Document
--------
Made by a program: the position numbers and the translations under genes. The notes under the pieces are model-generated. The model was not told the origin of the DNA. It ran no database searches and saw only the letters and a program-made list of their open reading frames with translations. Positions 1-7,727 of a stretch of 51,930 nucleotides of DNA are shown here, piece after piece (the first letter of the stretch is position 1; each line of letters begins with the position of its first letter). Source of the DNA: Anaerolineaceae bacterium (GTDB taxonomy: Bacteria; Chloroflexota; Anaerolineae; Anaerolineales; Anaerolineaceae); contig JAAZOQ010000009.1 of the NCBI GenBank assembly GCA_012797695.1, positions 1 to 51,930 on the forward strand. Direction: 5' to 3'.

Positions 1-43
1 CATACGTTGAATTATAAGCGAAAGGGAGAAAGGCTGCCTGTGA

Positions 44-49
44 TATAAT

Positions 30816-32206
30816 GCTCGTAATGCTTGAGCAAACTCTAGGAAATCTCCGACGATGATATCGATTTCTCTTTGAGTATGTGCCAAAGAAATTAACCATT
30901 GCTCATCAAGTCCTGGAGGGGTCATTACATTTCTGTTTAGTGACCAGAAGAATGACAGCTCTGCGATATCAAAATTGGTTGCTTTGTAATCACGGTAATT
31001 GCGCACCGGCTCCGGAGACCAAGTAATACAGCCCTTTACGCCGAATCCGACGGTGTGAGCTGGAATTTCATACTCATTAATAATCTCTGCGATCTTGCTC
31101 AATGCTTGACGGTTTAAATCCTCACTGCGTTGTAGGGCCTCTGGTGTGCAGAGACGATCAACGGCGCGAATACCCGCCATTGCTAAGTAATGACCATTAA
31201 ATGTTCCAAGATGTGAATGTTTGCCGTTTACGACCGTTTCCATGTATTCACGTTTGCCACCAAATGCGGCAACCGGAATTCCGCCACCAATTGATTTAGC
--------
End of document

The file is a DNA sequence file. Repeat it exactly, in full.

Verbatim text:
Made by a program: the position numbers and the translations under genes. The notes under the pieces are model-generated. The model was not told the origin of the DNA. It ran no database searches and saw only the letters and a program-made list of their open reading frames with translations. Positions 1-7,727 of a stretch of 51,930 nucleotides of DNA are shown here, piece after piece (the first letter of the stretch is position 1; each line of letters begins with the position of its first letter). Source of the DNA: Anaerolineaceae bacterium (GTDB taxonomy: Bacteria; Chloroflexota; Anaerolineae; Anaerolineales; Anaerolineaceae); contig JAAZOQ010000009.1 of the NCBI GenBank assembly GCA_012797695.1, positions 1 to 51,930 on the forward strand. Direction: 5' to 3'.

Positions 1-43
1 CATACGTTGAATTATAAGCGAAAGGGAGAAAGGCTGCCTGTGA

Positions 44-49
44 TATAAT

Positions 30816-32206
30816 GCTCGTAATGCTTGAGCAAACTCTAGGAAATCTCCGACGATGATATCGATTTCTCTTTGAGTATGTGCCAAAGAAATTAACCATT
30901 GCTCATCAAGTCCTGGAGGGGTCATTACATTTCTGTTTAGTGACCAGAAGAATGACAGCTCTGCGATATCAAAATTGGTTGCTTTGTAATCACGGTAATT
31001 GCGCACCGGCTCCGGAGACCAAGTAATACAGCCCTTTACGCCGAATCCGACGGTGTGAGCTGGAATTTCATACTCATTAATAATCTCTGCGATCTTGCTC
31101 AATGCTTGACGGTTTAAATCCTCACTGCGTTGTAGGGCCTCTGGTGTGCAGAGACGATCAACGGCGCGAATACCCGCCATTGCTAAGTAATGACCATTAA
31201 ATGTTCCAAGATGTGAATGTTTGCCGTTTACGACCGTTTCCATGTATTCACGTTTGCCACCAAATGCGGCAACCGGAATTCCGCCACCAATTGATTTAGC